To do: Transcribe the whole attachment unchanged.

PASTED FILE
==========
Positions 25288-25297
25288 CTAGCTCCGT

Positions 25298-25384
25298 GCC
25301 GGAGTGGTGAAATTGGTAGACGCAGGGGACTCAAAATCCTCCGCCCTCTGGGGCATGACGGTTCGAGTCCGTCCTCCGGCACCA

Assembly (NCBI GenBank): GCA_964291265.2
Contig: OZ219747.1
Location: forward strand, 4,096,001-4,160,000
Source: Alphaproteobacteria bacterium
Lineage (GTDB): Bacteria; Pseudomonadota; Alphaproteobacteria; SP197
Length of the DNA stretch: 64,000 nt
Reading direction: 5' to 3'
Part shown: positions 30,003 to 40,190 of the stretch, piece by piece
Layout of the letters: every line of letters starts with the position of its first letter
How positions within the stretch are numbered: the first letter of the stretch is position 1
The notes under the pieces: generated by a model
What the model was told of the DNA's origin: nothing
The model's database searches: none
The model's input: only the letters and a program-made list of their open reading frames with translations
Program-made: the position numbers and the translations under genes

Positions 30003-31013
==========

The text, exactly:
Positions 25288-25297
25288 CTAGCTCCGT

Positions 25298-25384
25298 GCC
25301 GGAGTGGTGAAATTGGTAGACGCAGGGGACTCAAAATCCTCCGCCCTCTGGGGCATGACGGTTCGAGTCCGTCCTCCGGCACCA

Assembly (NCBI GenBank): GCA_964291265.2
Contig: OZ219747.1
Location: forward strand, 4,096,001-4,160,000
Source: Alphaproteobacteria bacterium
Lineage (GTDB): Bacteria; Pseudomonadota; Alphaproteobacteria; SP197
Length of the DNA stretch: 64,000 nt
Reading direction: 5' to 3'
Part shown: positions 30,003 to 40,190 of the stretch, piece by piece
Layout of the letters: every line of letters starts with the position of its first letter
How positions within the stretch are numbered: the first letter of the stretch is position 1
The notes under the pieces: generated by a model
What the model was told of the DNA's origin: nothing
The model's database searches: none
The model's input: only the letters and a program-made list of their open reading frames with translations
Program-made: the position numbers and the translations under genes

Positions 30003-31013